(Image credit: NASA / CXC / M. Weiss, Harvard-Smithsonian CfA.)
Because the distance to Sedna is just 1.5% of one light year, meaning it takes light around five days to go from the Sun to Sedna. But our galaxy is 100,000 light years across, or about ten million times the diameter of our Solar System. And it ought to be. Our galaxy alone contains hundreds of billions of stars, most of which have solar systems not unlike our own.
But compared to the rest of what's out there, our galaxy is terribly insignificant.
Although "only" about 250,000 galaxies are shown in the above image, the entire Universe is estimated to have at least hundreds of billions of galaxies, spread out over a spherical region about a million times larger in diameter than our galaxy is. In other words, you and everything you know resides on a tiny, wet rock nearly a million times less massive than the star that powers it, in a solar system one ten-millionth the diameter of our galaxy, which contains at least hundreds of billions of stars not so different from ours, in a Universe filled with hundreds of billions of galaxies, and maybe perhaps more.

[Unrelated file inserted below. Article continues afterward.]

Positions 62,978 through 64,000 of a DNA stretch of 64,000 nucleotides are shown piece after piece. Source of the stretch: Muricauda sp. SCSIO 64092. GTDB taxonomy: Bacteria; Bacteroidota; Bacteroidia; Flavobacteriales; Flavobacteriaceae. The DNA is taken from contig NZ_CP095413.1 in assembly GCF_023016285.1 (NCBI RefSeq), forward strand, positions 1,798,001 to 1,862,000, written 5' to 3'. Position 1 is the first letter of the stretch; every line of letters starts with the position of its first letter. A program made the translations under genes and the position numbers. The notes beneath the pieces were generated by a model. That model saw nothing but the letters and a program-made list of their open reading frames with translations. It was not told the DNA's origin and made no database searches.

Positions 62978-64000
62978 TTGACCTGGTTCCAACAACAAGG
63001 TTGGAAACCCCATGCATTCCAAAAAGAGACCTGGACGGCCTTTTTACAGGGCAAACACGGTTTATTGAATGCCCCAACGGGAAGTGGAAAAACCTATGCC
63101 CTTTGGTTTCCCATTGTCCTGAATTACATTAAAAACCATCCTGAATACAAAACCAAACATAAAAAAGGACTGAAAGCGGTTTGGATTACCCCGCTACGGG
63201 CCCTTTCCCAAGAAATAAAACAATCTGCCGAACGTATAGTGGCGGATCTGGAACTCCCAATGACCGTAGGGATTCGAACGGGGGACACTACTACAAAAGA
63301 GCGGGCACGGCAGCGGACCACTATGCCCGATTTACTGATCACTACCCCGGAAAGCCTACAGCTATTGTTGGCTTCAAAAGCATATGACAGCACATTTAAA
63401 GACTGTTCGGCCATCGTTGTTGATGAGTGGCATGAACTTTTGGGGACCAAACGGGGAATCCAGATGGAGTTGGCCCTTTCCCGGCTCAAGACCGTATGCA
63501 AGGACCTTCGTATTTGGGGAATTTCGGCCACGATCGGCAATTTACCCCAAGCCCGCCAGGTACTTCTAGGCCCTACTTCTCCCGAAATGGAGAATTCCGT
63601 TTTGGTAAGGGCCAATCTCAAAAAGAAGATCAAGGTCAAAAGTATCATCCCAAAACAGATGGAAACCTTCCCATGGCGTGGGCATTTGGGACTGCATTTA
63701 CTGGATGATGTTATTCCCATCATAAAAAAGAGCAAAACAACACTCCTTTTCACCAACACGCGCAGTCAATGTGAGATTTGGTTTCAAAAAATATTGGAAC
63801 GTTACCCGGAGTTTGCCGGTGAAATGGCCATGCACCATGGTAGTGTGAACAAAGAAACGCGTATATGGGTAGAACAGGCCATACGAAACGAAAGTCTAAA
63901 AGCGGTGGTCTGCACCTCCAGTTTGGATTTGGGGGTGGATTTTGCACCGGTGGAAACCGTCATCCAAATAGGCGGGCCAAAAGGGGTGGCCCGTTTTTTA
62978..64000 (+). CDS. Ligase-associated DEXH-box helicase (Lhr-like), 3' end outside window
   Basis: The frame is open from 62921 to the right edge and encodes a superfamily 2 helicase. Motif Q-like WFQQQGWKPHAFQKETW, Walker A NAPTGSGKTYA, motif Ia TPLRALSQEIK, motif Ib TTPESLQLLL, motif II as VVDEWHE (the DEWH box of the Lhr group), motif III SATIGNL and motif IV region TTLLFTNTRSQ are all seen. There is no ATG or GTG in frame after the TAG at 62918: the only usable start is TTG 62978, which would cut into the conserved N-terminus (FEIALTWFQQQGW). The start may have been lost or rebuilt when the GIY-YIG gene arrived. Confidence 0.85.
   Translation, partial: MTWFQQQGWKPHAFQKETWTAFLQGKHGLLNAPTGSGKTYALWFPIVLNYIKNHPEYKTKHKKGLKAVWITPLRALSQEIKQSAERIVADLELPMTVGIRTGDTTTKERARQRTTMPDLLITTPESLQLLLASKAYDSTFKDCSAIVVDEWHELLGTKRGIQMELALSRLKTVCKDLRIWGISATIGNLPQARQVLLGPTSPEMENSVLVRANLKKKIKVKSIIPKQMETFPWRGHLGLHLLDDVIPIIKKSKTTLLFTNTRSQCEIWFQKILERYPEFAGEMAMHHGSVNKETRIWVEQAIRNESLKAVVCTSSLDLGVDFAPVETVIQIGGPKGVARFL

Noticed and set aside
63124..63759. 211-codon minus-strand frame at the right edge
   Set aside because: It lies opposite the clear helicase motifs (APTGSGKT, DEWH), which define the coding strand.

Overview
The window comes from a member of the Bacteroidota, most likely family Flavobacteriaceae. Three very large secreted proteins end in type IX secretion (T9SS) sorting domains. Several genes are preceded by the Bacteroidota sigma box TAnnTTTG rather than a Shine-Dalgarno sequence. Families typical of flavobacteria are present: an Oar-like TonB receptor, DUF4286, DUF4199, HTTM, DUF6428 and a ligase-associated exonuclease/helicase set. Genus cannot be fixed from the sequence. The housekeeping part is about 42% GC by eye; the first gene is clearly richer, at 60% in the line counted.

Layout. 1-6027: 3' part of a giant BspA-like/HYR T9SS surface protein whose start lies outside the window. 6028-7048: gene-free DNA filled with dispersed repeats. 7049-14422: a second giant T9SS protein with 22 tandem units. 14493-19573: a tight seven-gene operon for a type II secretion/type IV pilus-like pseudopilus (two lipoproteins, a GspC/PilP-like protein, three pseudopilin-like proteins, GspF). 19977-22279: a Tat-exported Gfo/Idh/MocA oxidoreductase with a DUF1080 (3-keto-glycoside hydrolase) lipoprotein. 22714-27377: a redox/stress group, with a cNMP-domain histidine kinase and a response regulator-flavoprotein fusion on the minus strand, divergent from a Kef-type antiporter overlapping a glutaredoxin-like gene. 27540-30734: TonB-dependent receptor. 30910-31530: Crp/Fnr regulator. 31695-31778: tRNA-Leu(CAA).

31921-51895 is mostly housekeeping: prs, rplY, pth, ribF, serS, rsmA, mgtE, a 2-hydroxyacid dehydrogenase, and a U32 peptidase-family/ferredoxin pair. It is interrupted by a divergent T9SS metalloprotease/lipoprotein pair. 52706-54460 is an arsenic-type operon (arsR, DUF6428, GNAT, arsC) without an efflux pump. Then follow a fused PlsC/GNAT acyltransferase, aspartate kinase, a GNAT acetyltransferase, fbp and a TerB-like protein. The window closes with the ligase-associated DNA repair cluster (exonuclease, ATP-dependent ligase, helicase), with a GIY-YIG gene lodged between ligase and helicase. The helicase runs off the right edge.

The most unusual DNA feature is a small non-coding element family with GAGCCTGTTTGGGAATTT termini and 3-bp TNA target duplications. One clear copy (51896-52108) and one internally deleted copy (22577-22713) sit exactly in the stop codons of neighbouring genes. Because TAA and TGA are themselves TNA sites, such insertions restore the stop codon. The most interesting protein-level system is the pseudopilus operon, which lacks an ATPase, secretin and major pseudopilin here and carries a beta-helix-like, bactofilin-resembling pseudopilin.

You. Are. Tiny.
It also inspired me to dig up this old (2008) video, that helps put into perspective just how big the Universe is. Sometimes, pictures can't do the same justice that a well-put-together video visualization can. And the Universe? It's really, really, really big!
[Some of the numbers you just heard are known to be larger now; we now believe that practically all stars have planets (and there are even planets that have no stars), the number of stars in the Milky Way may be closer to 400 billion, and there may be -- when dwarf galaxies are included -- upwards of one trillion galaxies in the Universe.]
Remember how big this Universe is, and how tiny we all are. But despite all of this, we all get to be a part of it, here, on the most beautiful marble you can imagine.Read the comments on this post...